The “atomic-bombed violin,” once owned by a Russian, survived the atomic bombing of Hiroshima on Aug. 6, 1945. It was restored a decade ago and its sound has since touched many people’s hearts across borders. (The Asahi Shimbun)

Editor’s note: This is the fourth installment in a five-part series on the “atomic-bombed violin.” The stringed instrument, once owned by a Russian, survived the atomic bombing of Hiroshima on Aug. 6, 1945. It was restored a decade ago and its sound has since touched many people’s hearts across borders.

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Nagasaki resident Toyokazu Ihara sat in the front row at a performance in Kyiv and wiped tears from his eyes with his handkerchief as he listened to a choir of girls sing in Japanese.

Ten girls from the Kyiv Nightingales choir, clad in red and white traditional Ukrainian attire, performed “The Bells of Nagasaki,” a song that was popular in postwar Japan.

“Clear blue sky/ So painful that I feel sad about it,” they sang.

The year was 2018, when the hibakusha atomic bomb survivor, chair of a survivors' group called “Nagasaki ken Hibakusha Techo Tomo no Kai" (Association of the Hibakusha Notebook Holders in Nagasaki Prefecture), was visiting Ukraine and Belarus as part of a “trip for peace.”

Ihara also listened to the famed “atomic-bombed violin” at the same event as the choir performance held at the Ukrainian National Chernobyl Museum.

Illia Bondarenko, a 20-year-old Ukrainian violinist, played the violin that was pulled out of the rubble after the 1945 atomic bombing of Hiroshima and had miraculously survived.

It delivered a beautiful, haunting sound as Bondarenko performed with it for the second time, after playing it in Slavutych in northern Ukraine.

The conductor, Maria Moroz, 72, said the violin performance “conveyed the suffering and pain of those who survived the catastrophic damage (of the bombing).”

Ihara died the following year at 83.

“Being able to know Mr. Ihara was so precious,” Moroz said. “He spent his whole life calling for peace.”

The two countries share a history of nuclear disasters.

The performances were done in front of a wall of photographs of 864 children, all born between 1986, the year of the nuclear disaster at the Chernobyl Nuclear Power Plant, and 1989.

They were all forced to evacuate to faraway places as their parents worked to clean up radioactive contamination at the plant.

The choir started its relationship with Japan after it began getting involved in support activities concerning the nuclear plant accident.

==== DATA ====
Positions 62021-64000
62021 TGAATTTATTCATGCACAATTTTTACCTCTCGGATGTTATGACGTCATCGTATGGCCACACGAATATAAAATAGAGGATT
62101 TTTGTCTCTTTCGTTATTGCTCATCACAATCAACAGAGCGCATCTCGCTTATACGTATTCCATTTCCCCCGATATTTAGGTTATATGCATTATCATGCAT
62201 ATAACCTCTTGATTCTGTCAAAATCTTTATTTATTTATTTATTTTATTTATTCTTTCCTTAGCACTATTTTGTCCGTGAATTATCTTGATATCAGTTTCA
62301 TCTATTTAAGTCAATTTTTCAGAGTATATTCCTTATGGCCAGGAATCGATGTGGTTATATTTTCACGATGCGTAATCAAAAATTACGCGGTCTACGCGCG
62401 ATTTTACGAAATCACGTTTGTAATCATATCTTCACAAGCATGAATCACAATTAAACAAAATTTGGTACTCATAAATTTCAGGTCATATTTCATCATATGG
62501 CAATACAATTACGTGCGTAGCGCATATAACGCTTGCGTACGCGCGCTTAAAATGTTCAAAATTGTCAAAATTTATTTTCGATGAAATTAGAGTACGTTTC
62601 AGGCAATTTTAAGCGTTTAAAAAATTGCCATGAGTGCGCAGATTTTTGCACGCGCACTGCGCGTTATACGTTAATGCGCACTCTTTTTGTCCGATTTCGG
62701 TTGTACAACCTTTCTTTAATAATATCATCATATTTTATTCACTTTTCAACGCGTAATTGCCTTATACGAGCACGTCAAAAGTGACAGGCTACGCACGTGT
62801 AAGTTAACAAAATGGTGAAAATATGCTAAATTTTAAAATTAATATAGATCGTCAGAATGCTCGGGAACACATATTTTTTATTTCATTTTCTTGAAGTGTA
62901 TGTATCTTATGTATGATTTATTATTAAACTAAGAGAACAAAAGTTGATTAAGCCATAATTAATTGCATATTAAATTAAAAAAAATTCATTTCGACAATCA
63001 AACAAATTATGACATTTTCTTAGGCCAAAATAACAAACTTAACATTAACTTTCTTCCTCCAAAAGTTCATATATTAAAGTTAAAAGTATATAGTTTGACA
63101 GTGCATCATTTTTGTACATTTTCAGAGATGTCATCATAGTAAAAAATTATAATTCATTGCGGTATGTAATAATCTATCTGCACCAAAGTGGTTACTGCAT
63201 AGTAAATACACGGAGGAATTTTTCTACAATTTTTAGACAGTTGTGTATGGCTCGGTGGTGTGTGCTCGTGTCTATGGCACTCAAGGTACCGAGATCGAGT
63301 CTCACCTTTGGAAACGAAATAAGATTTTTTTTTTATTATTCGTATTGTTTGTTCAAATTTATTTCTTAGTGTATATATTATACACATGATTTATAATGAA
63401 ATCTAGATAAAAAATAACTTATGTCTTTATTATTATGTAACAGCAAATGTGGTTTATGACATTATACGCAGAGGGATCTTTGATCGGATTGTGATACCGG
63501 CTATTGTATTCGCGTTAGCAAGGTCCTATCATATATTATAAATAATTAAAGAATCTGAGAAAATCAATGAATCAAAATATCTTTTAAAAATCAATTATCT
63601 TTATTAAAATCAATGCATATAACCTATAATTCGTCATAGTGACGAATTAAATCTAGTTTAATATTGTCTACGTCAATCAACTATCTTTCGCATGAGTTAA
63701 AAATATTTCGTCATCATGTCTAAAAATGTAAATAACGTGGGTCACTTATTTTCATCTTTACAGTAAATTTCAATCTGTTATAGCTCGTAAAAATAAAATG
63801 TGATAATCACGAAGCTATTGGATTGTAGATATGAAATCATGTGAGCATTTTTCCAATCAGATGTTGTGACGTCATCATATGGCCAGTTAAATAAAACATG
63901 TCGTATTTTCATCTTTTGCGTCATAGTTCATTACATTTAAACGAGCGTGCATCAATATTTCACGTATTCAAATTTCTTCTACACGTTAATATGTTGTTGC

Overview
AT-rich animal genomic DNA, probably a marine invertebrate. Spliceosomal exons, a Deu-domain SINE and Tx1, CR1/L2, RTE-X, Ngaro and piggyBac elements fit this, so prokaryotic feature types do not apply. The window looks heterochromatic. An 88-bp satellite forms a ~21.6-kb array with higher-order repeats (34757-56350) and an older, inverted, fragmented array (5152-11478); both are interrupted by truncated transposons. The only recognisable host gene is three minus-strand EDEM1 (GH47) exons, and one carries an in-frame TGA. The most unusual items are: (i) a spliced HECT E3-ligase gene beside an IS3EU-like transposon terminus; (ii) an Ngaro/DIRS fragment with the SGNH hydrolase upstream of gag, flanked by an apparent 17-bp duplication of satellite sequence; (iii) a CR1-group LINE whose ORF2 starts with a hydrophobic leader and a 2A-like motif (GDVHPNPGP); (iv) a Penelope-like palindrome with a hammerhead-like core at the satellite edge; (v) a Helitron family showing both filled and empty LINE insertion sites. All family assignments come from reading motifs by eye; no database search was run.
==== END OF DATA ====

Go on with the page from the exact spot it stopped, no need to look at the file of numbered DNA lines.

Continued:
But since Russia invaded Ukraine in February, the choir members have fled to elsewhere in the country or overseas.

Moroz hopes the war will end soon and that the choir members can one day reunite and sing together again.

Ihara’s 64-year-old son, Kazuhiro, said, “It’s so painful to think about where these girls could be now and what they might be doing.”

Kazuhiro has meanwhile taken up his father’s torch. He became committed to working for the association his father once led while listening to hibakusha’s experiences and meeting young people who were interested in nuclear disarmament.

Masao Tomonaga, 79, a hibakusha who succeeded Toyokazu as the chair of the association, abruptly said to Kazuhiro in April, “Are you going to Vienna?”

He was inviting Kazuhiro to attend the first meeting of state parties to the U.N. Treaty on the Prohibition of Nuclear Weapons scheduled for June in the Austrian city.

Kazuhiro was baffled by being invited, but he was also simply happy that he could attend.

He carried his late father’s bag on his trip to Austria. It was originally a gift from Kazuhiro and his two siblings for the trip to Ukraine four years prior.

In Vienna, Kazuhiro attended the meeting, as well as a forum organized by a nongovernmental organization, and reflected on the importance his father placed on advocating for disarmament.

As for the violin, he thinks it is not only a symbol but a strong link to the past.

“The violin communicates the feelings of people who made, used or heard it to people living several decades later,” Kazuhiro said.

And musical connections like that can last across vast distances and time.

On a monitor placed at the entrance of the Nagasaki ken Hibakusha Techo Tomo no Kai, a video of the choir singing “The Bells of Nagasaki” plays on repeat.

(This article was written by Shohei Okada, Mami Okada and Masato Tainaka.)